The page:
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Plans unveiled for Poinsett Highway corridor


City officials and business leaders announced plans to demolish the former Piedmont Shirt Factory on Poinsett Highway and redevelop it to become a potential hub for educational and skills training, as well as light manufacturing.  (Photo/Liz Segrist)City officials and business leaders announced plans to demolish the former Piedmont Shirt Factory on Poinsett Highway and redevelop it to become a potential hub for educational and skills training, as well as light manufacturing. (Photo/Liz Segrist)

By Liz Segrist
lsegrist@scbiznews.com
Published Jan. 23, 2013

Poinsett Highway corridor’s revitalization is on the horizon.

The public-private partnerships, vision and economic development that swept through Main Street and revived downtown Greenville from the 1970s to the 2000s is headed toward the Poinsett Highway corridor, a stretch between downtown Greenville and Cherrydale, heading toward Travelers Rest.

Joe Erwin, chairman of Greenville Revitalization Corp. and president of Erwin Penland, said officials are actively looking for a tenant for the former Piedmont Shirt Factory. (Photo/Liz Segrist)
Joe Erwin, chairman of Greenville Revitalization Corp. and president of Erwin Penland, said officials are actively looking for a tenant for the former Piedmont Shirt Factory. (Photo/Liz Segrist)
Greenville County Council Chairman Butch Kirven said it’s important to improve the Poinsett Highway corridor for current residents. (Photo/Liz Segrist)
Greenville County Council Chairman Butch Kirven said it’s important to improve the Poinsett Highway corridor for current residents. (Photo/Liz Segrist)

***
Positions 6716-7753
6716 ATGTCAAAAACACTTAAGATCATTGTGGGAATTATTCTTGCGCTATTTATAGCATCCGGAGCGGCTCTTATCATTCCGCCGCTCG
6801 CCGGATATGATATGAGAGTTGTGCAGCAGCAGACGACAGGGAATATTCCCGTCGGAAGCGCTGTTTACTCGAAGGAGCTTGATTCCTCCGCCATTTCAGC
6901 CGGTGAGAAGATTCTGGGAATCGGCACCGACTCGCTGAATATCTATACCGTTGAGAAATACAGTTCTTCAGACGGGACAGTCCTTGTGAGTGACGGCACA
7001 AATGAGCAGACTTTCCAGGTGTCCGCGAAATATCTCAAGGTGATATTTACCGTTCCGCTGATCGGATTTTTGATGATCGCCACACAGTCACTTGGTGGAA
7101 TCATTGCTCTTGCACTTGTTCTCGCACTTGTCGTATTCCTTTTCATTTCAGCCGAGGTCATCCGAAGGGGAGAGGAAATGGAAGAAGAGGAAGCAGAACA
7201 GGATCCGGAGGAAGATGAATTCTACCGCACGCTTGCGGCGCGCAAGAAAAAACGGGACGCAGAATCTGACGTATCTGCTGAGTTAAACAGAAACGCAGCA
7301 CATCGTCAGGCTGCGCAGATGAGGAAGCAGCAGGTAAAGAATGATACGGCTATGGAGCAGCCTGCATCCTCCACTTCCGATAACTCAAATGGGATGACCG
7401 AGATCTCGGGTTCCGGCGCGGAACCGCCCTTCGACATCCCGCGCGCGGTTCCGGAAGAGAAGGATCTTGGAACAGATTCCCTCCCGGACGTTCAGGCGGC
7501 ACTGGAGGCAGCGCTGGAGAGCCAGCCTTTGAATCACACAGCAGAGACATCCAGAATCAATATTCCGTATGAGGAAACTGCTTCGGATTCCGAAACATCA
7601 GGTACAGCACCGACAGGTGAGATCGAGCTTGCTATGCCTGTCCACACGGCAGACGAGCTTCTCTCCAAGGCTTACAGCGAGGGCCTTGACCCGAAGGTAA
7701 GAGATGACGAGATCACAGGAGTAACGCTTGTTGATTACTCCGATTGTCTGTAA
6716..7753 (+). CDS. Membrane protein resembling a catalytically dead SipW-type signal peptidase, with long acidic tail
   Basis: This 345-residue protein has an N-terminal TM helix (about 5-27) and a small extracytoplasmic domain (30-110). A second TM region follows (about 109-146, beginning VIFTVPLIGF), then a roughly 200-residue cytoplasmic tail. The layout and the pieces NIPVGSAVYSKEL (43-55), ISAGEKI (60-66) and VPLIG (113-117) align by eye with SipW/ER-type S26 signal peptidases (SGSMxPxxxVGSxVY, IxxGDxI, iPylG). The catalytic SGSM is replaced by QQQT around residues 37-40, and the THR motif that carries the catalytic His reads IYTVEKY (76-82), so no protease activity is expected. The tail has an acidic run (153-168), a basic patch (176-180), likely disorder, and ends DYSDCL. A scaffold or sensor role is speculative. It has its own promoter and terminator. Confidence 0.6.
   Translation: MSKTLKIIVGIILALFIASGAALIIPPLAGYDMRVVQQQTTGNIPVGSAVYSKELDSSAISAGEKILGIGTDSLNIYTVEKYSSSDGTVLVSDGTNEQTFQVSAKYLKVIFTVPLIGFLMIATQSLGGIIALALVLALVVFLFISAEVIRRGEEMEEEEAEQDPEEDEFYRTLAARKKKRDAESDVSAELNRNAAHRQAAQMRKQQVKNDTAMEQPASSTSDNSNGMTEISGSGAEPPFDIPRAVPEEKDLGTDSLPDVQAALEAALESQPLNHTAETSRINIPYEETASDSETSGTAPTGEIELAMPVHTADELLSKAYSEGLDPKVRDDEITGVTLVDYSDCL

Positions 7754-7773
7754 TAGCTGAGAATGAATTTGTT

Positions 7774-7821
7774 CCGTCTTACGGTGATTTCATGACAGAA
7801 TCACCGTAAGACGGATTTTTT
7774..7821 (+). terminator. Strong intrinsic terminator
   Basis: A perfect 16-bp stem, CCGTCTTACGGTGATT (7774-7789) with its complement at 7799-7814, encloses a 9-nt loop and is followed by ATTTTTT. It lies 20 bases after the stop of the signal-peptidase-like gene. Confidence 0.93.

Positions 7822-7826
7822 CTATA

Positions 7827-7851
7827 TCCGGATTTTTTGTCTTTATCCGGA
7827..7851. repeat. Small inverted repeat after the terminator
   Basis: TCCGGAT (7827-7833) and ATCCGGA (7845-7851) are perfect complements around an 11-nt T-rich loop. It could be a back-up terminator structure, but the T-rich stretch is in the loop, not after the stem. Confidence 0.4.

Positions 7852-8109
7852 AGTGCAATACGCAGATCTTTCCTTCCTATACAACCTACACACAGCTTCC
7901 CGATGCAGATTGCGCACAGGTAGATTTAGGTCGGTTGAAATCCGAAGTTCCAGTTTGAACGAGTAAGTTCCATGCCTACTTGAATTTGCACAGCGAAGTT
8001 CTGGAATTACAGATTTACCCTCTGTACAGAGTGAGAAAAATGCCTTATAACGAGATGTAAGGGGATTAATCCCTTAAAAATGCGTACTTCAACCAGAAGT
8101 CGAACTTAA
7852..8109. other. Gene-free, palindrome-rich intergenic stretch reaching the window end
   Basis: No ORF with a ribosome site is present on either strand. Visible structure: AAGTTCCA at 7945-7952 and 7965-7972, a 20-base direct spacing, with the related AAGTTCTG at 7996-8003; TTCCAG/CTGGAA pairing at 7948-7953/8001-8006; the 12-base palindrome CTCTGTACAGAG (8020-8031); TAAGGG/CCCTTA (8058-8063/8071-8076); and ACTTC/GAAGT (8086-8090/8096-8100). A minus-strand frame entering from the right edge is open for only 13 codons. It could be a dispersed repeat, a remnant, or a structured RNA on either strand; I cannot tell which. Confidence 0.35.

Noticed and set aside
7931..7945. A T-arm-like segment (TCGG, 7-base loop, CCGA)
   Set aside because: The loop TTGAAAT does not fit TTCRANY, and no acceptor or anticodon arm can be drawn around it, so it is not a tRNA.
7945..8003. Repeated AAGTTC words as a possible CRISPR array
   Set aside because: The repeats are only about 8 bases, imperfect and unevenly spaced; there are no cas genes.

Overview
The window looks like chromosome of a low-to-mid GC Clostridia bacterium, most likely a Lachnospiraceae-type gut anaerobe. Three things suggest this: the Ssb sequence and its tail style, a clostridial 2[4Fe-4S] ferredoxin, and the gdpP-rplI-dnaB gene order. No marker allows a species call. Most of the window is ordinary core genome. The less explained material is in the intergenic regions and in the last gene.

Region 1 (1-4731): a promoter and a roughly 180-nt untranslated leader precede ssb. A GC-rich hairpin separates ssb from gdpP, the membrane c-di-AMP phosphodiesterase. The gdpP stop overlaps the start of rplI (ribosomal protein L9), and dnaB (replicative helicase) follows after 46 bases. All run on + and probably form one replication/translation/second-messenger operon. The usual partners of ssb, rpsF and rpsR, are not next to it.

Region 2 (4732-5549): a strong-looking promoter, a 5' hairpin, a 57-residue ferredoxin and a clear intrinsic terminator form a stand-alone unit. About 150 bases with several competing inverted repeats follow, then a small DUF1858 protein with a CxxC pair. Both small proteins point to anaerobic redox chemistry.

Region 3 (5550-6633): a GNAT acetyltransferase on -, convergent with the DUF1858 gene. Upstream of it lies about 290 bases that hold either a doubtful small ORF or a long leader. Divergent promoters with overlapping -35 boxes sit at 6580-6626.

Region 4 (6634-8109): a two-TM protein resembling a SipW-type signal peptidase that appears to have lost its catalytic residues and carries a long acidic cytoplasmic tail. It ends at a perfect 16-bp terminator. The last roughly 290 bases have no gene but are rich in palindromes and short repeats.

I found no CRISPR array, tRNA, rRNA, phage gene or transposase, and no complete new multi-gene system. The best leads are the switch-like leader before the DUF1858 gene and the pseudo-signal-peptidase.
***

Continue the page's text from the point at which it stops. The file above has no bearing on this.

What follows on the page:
City officials and business leaders gathered Wednesday at the former bustling Piedmont Shirt Factory, at 625 Poinsett Highway in Greenville, to hear the Poinsett Corridor Revitalization Coalition’s plans that are expected to breathe life into the Poinsett Highway corridor.

Entities envision Poinsett Highway as an economic development hot spot with retail, improved housing, businesses, mixed-use developments, a public park and a job skills training center, among other components.

The former shirt factory is now an abandoned building with broken windows and a crumbling foundation. The first step of the area’s revitalization plans call for demolition of the building, set to begin Feb. 15 and finish sometime in June.

Entities plan for the site to become a potential hub for educational and skills training, as well as light manufacturing, said Joe Erwin, the chairman of the recently formed nonprofit, Greenville Revitalization Corp.

The entity has secured an undisclosed amount of funding for the project. It plans to secure more and land a lead tenant for the space.

The space could be similar to the Next Innovation Center, a technology incubator in downtown Greenville, or the site for Greenville Tech’s Tech Enterprise campus, which would incorporate workforce training, R&D and startup assistance to Upstate manufacturers.